Dogon Musical Finger Gong
Approx Age: Mid 20th Century
Dimensions cm: 14 x 10
Ref. Number: 1354
A very weathered Dogon musical finger gong made from iron. These big finger gongs were played by using an iron ring worn by the musician. This is a typical shape of a Dogon finger gong. Bells, gongs and rattles were mostly used at funerals. This gong also presents the technical skill of the blacksmith which is well-known amongst the Dogon people.
Provenance: Ex Lampevelden Collection, purchased in Sangha in 1980.
In Mali, funerals are run usually as a standard Islamic funeral, since around 95% of their population is Islamic. The other 5% is majority Christian, with a tiny bit being traditional cultural beliefs of the country, one of those is Dogon. They live in a small area of central Mali, where they remain immune to being integrated into the rest of Mali’s society, and they stay independent in their beliefs despite tourism. Their funerals are a grand affair with an audience and stage. A leader within the village brings forth the dead in a death-shroud and clothing. Placing the body on the ritual stage, the leader picks up a spear and a mock spear battle occurs with another person who represents evil forces. Although each person has a unique piece of ritual that is passed down secretly from father to son. Dogon musketeers then come on stage and begin a dance, each foot stepping to different beats. The musketeers then fire their muskets into the air and at the audience to scare away evil spirits.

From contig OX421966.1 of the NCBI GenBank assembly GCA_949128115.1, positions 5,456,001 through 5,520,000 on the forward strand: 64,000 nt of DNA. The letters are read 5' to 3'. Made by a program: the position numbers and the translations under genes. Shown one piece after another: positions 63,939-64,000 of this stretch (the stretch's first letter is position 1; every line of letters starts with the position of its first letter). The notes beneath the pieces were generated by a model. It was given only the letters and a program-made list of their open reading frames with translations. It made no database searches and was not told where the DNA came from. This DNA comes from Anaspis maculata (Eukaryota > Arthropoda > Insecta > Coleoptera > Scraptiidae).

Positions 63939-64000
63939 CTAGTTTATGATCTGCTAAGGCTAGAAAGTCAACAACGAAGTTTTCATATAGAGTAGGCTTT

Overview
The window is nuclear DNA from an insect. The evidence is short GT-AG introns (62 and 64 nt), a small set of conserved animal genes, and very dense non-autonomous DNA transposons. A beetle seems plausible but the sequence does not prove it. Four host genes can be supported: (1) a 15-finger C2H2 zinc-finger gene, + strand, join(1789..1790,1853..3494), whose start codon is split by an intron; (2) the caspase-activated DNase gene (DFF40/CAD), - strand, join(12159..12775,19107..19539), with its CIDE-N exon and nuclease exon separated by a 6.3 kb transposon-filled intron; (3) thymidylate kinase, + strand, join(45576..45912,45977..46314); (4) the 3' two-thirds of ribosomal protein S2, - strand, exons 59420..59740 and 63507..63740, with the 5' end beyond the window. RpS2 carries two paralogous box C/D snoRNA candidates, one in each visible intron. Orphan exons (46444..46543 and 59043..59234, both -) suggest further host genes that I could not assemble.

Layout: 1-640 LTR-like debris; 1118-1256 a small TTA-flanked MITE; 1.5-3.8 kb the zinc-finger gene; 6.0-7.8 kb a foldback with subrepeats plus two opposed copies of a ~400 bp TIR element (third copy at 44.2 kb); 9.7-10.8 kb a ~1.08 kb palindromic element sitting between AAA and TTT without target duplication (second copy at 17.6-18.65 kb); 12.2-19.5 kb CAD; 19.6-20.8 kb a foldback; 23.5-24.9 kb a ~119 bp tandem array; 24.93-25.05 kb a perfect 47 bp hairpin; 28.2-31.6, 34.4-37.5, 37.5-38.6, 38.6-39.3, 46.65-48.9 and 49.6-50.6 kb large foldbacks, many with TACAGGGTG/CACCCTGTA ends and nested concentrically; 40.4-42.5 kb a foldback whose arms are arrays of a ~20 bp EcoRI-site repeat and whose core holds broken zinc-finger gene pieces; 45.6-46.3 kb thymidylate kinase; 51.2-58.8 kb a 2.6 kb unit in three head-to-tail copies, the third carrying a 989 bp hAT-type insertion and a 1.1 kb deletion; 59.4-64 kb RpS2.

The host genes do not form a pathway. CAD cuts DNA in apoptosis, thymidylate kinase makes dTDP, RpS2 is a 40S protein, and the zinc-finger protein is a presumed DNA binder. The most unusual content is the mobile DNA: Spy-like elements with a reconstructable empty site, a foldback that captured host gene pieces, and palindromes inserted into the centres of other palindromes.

To accompany the ceremony there is music from drums and iron gongs which is synchronized with whoops from the women. The audience heads back to the village at sundown where dancing goes on all night, and beer is served.
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